I didn’t want to (or couldn’t be bothered) to do a “top shows/episodes/quotes/characters/props of 2010 post. I’ve seen a number of other people’s lists and was finding that I’d actually seen very little of what they were saying was the best of the year – either because I don’t watch the shows at al or because I haven’t caught up on the latest season yet. While I’m usually quite happy to compile slightly pointless lists, this year I decided to go a bit more freeform.
Where’s my rocket pack?
It’s tough being a science fiction fan these days and it was a particularly cold Christmas following the announcement of the cancellation of Stargate Universe. I’m not going to start shouting about the unfairness of it, SyFy channel has been quite vocal recently (e.g. @syfy on Twitter) that they don’t want to cancel shows, but they can’t carry a show that’s not covering its expenses and simply put the ratings for Universe just weren’t good enough. The problem is that while the ‘ratings’ don’t give an accurate representation of how many people are watching via delayed dvr, or download (legal or otherwise), at the end of the day they are what dictates the advertising revenue and that’s all the network has to go on. There’s a similar story for Caprica and Defying Gravity (which admittedly had some poor marketing to help it along).
There’s a fair bit of the softer sci-fi out there, Fringe is having a very impressive 3rd season with its alternate reality storyline really coming together. But concept shows like The Event and Flashforward are still floundering trying to find the Lost magic. Comic book/superheroes are well represented with Smallville, No Ordinary Family and the upcoming The Cape. There’s vampires and monsters in abundance on True Blood, Supernatural and The Vampire Diaries, and of course The Walking Dead, but if you’re looking for the proper hard-core aliens and spaceships stuff, you’re pretty much limited to V these days (which I hated).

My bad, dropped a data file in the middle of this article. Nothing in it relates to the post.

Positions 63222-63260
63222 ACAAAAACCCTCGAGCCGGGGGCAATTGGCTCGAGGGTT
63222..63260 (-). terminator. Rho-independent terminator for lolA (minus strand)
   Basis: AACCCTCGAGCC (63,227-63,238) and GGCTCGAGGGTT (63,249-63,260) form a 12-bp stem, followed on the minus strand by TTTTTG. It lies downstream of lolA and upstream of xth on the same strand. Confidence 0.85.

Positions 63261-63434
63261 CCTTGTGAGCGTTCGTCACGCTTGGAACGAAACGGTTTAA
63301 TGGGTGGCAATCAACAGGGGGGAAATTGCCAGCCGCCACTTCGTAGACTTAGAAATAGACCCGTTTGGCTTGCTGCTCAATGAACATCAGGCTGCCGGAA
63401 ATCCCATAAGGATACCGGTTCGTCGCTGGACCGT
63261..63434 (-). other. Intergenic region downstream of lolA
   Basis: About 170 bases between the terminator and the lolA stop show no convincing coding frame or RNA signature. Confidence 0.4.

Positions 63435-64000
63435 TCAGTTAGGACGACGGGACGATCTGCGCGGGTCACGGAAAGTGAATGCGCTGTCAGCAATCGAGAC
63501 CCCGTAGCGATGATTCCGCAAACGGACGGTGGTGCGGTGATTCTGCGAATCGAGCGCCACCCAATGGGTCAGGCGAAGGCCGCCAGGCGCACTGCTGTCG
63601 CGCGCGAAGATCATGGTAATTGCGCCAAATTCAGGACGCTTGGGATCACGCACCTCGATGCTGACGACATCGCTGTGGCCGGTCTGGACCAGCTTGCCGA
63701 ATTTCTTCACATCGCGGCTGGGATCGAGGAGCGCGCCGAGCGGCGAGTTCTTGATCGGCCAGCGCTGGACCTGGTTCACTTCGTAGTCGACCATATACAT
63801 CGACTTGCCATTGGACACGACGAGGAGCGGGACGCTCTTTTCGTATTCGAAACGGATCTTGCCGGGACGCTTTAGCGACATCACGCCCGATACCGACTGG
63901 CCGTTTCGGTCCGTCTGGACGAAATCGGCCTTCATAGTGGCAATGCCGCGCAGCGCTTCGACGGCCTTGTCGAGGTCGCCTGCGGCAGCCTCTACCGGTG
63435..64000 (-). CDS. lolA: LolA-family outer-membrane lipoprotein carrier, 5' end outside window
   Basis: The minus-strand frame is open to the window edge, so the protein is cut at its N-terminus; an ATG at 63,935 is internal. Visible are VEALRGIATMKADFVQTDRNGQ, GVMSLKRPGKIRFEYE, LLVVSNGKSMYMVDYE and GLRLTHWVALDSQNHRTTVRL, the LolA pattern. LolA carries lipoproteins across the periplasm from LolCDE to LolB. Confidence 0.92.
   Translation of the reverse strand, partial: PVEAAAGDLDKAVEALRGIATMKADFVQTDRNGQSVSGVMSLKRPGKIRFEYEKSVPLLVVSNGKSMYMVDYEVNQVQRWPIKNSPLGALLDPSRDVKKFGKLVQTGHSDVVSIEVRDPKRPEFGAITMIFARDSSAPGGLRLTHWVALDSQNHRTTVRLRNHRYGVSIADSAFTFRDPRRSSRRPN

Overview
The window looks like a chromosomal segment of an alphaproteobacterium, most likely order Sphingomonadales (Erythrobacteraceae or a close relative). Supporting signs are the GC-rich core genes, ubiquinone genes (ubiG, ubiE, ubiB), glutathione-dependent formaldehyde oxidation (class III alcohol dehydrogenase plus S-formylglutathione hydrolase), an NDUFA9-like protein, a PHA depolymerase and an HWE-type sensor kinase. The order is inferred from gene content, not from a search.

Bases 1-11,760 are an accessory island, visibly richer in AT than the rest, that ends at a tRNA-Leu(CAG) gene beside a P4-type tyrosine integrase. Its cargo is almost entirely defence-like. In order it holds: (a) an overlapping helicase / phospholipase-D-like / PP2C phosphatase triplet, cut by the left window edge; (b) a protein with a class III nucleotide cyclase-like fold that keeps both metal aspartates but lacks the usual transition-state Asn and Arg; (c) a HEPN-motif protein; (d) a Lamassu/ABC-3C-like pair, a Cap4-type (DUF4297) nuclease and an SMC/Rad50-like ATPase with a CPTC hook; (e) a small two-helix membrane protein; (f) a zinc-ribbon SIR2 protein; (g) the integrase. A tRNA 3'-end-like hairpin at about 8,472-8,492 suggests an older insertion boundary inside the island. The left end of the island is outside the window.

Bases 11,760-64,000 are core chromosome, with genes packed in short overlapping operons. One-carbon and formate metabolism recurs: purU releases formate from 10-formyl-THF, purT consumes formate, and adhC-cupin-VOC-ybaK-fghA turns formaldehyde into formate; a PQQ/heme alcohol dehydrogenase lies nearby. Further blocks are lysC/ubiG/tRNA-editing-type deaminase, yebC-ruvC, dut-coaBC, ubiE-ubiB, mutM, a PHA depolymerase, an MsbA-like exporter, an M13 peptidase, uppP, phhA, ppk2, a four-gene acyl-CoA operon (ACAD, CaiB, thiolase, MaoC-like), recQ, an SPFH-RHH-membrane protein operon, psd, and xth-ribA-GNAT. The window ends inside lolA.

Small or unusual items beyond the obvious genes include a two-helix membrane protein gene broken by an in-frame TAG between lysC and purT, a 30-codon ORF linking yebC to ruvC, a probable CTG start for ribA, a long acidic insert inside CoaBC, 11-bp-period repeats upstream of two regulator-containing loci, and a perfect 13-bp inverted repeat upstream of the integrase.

Is it really not possible to make sci-fi profitable these days? Is it just that the sort of audience who watch sf are exactly the sort that watch in ways that don’t generate revenue? When Universe finishes its final 10 episodes next summer it will be the first time in 24 years there has been neither a Star Trek or a Stargate on the air. That’s depressing.
Best of British
I generally watch two types of things on British television – Saturday evening family stuff (Doctor Who and Merlin) and documentaries (Universe, Inside Nature’s Giants, um… Top Gear). I still don’t watch a great deal of home-grown drama, but whenever I do I’m really surprised at how good it is. I don’t know why I’m surprised every time, I’m sure that’s a definition of stupidity, but for some reason UK TV to me means Strictly Come X-Factor and Eastenders Street. Then I’ll happen to catch something like Sherlock, or Upstairs and it’s absolutely superb. Maybe I should actually start getting the Radio Times, but I definitely want to watch more British produced stuff this year… don’t let me down!
Should old acquaintance be forgot